It's not just his harebrained ideological nostrums for how to reorder America and the world. They hate him and it's personal. They hate his frat-boy smirk, his phony fly-boy act, his cringe-inducing mangling of the language, his born-again sanctimony, even his Texas twang and his godforsaken, tumbleweed ranch where only someone as fence-post-dumb as W. would hole up in August. They hate him like their lives depended on it, lives that will certainly be unbearable if this bumbling extremist is reelected (or elected) in 2004.

Definitely a snark of the week...

Midday | Badr Brigade declares war on al-Qaeda:
Kufah: In the aftermath of Ayatullah Hakim's assassination, the US coalition forces found an unlikely ally in the militant Badr Brigade that declared a war on al-Qaeda yesterday, when the whole of Iraq observed tashiyyee (post-funeral rites) for the slain Shiite leader.

Hakim, along with 82 other people, was killed in a blast soon after the Friday prayers outside the shrine of Imam Ali in Najaf. The blast is widely believed to be the handiwork of al-Qaeda operatives who disapproved of Hakim's collaboration with US forces in Iraq.

The one-lakh-strong [100 000] suicide squads of the Badr Brigade formed by Hakim in his lifetime for uprising against Saddam's regime had come out on the streets of Najaf, flaunting Kalashnikovs and placards bearing photographs of their dead leader.

'It's a death rattle for al-Qaeda and their friends. We will chase the killers of Hakim until our last breath and avenge his killing,' said a Shaikh who was leading the gun-wielding men on the streets.

In fact, when Sayed Ammar Abdul Aziz Al-Hakim, the nephew of Ayatullah Hakim came out to pacify the crowd, the huge mob broke into one chant, 'Intaqaam, intaqaam, ya Ammar (Revenge, revenge we don't want to be shamed).' Ammar was overwhelmed seeing the crowd and broke into tears. Ammar asked the crowd to calm down and told them, 'We are used to death. We don't fear death. Rather this death has proved our love for Iraq more than ever.

Bremer's 100 days have come and gone. Security in Iraq is nil. Basic services have not been restored. The occupation is running out of money. The missing WMDs (remember those?) remain missing. And now the country is fast drifting into civil war. About the only bungle that the Bush administration has not yet managed is inviting the Iraqis to eat cake.

EurasiaNet Eurasia Insight - Weak States Often Follow Strategies of Deception:
A recent comment made by the now-deceased British weapons expert, David Kelly, exemplifies a political tactic often followed by weak states in order to remain secure from outside threats: hyping or obfuscating their defense capabilities in an attempt to dissuade potential aggressors from attack or invasion. This strategy of manufactured uncertainty may have been recently employed by Saddam Hussein in Iraq, in which the deposed leader remained cryptic regarding the possibility of his country possessing nuclear, biological and chemical weapons.

David Broucher, a British representative to the United Nations conference on disarmament, testified that in February Kelly told him that his Iraqi contacts feared that if they were to allow full inspections, the United States would become too informed about Baghdad's defense capabilities and therefore Iraq would be more vulnerable to attack. This fear highlights the difficulty that governments find themselves in when they are labeled as a threat by one of the world's only great powers, the United States. In such instances, Washington demands that such states reveal their entire defense capabilities. When states refuse, they are often subjected to harsh United Nations sanctions that can cripple their country's infrastructure and economy. Such states find themselves in a perilous situation, one where their failure to disclose their military potential could either increase or decrease the chances of an attack by the United States.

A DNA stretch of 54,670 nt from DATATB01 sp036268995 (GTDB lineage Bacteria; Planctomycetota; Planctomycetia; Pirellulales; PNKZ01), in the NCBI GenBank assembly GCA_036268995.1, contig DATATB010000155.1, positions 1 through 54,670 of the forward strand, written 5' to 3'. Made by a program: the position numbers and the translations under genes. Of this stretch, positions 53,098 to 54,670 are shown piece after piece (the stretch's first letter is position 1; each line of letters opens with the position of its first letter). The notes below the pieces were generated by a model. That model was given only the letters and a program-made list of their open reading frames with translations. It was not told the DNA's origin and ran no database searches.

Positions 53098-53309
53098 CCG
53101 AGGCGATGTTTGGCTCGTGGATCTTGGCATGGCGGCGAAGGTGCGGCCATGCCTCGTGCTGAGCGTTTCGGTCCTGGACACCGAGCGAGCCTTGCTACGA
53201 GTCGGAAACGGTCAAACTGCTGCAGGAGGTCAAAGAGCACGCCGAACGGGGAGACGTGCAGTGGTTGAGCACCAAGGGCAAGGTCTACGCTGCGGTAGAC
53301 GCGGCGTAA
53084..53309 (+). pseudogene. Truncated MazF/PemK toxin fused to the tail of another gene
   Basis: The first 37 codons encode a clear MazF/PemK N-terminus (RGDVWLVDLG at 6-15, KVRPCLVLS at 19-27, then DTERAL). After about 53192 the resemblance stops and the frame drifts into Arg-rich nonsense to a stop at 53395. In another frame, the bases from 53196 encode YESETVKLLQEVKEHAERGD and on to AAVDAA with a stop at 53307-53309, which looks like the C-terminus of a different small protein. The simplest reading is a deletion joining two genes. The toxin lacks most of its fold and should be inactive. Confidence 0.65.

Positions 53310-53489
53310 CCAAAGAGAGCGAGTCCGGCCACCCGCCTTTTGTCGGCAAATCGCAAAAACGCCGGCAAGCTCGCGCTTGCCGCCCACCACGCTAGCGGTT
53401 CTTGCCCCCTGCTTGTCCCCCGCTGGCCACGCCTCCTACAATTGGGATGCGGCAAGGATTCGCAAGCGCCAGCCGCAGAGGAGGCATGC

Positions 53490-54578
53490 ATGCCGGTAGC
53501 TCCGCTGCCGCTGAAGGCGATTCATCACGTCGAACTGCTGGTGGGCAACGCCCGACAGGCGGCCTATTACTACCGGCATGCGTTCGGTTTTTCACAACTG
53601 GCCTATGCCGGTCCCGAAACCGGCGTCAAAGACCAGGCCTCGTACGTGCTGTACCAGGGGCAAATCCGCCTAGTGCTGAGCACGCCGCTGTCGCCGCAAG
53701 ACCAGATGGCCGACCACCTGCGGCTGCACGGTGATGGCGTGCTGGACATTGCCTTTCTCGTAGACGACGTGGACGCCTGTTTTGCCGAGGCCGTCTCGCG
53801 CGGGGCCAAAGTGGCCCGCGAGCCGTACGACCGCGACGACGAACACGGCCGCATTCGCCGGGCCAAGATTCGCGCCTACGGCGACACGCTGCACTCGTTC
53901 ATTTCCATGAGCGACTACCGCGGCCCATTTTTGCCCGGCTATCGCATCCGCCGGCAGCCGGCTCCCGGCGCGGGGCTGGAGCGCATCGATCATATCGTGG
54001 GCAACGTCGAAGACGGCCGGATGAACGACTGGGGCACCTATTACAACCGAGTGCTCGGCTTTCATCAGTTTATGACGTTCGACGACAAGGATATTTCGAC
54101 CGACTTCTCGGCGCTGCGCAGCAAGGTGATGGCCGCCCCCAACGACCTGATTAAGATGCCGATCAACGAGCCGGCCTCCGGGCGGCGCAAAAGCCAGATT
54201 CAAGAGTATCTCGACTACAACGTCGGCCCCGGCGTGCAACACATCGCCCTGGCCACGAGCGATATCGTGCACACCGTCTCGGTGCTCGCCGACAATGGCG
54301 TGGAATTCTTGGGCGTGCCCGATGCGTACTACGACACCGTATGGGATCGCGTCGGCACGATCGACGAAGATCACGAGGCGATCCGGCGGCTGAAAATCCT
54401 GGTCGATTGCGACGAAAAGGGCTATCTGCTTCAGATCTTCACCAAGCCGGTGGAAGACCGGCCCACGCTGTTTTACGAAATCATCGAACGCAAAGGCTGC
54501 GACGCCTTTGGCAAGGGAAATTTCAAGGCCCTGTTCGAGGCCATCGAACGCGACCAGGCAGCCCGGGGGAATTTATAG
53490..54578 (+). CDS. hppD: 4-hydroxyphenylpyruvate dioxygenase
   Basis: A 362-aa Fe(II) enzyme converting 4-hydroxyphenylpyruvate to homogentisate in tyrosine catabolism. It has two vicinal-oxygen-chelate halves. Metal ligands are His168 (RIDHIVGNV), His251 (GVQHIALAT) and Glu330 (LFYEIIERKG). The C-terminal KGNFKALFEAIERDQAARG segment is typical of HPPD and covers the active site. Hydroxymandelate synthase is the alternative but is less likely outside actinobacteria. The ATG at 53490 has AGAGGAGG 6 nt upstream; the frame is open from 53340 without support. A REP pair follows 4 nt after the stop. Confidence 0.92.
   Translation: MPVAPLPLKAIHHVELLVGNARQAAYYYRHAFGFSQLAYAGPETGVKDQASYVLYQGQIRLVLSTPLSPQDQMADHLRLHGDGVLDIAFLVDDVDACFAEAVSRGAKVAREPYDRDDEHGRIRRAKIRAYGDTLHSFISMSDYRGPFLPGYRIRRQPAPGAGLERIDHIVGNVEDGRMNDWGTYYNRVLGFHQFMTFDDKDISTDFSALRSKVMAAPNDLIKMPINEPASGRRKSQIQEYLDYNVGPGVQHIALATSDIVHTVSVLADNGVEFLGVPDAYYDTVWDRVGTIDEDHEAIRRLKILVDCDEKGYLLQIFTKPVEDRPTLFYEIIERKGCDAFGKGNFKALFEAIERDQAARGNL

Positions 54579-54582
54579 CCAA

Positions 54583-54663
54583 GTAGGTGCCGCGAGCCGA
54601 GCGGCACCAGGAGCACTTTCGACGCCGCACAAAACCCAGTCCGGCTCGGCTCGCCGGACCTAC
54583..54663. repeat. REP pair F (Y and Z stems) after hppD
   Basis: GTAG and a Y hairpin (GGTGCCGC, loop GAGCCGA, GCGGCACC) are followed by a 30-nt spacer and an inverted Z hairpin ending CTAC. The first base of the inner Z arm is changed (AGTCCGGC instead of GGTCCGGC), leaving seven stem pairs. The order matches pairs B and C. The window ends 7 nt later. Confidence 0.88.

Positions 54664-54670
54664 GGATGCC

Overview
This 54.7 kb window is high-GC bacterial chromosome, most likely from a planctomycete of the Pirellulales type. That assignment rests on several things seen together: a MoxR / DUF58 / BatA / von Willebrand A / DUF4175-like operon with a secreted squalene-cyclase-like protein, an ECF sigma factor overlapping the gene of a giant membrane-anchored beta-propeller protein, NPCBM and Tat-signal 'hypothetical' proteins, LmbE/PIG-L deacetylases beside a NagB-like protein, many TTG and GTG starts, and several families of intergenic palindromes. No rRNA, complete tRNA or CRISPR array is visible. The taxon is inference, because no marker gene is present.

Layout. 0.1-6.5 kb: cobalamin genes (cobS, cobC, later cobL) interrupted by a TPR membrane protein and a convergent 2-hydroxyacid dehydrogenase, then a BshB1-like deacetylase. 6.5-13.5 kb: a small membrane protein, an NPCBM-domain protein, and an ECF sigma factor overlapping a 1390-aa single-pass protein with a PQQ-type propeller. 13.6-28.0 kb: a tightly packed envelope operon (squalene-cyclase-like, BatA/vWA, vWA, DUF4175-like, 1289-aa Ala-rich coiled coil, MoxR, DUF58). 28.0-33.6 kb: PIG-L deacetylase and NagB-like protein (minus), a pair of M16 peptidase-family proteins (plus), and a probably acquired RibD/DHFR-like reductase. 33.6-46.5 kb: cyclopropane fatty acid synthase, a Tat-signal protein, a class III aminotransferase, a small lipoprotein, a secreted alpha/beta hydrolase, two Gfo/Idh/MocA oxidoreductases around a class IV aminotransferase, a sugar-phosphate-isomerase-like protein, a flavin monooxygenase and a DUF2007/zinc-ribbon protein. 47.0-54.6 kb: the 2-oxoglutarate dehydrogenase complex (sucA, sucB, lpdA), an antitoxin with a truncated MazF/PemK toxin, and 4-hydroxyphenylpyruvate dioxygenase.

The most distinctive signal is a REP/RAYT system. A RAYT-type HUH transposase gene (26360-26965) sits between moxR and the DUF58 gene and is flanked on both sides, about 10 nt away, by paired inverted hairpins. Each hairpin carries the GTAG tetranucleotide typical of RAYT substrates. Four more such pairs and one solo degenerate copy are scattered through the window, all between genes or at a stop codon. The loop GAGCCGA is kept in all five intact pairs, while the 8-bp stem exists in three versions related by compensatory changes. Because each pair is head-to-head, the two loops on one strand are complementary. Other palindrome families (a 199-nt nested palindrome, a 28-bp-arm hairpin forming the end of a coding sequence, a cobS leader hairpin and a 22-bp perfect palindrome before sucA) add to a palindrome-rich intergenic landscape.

In the case of Iraq, Saddam Hussein opted against full disclosure and instead remained ambiguous about his possible retaliatory capabilities. Washington called his bluff and effectively removed the leader from power. Despite this success, other states that have earned the negative attention of Washington are also following Saddam's strategy of deception and are attempting to hype or obfuscate their defense capabilities. These states have learned that the more powerful a state is, the less likely an aggressor will attack it. North Korea is the clearest example of a country following this doctrine.

Once the Bush administration began to harshly denounce North Korea, even threatening preemptive action, Pyongyang began to hype its defense capabilities. Indeed, Pyongyang told the Bush administration that it was actively pursuing nuclear weapons despite previous claims to the contrary. The North then backed out of international nuclear agreements and began to take measures toward developing nuclear arms. Occasional anonymous North Korean officials made statements claiming that the North already had nuclear weapons. In effect, North Korea quickly clouded its nuclear program in secrecy as to confuse potential aggressors about its military prowess. It is likely that during this time of secrecy Pyongyang is indeed attempting to develop nuclear arms in order to increase the costs that are associated with attacking a nuclear-armed and military-ready state.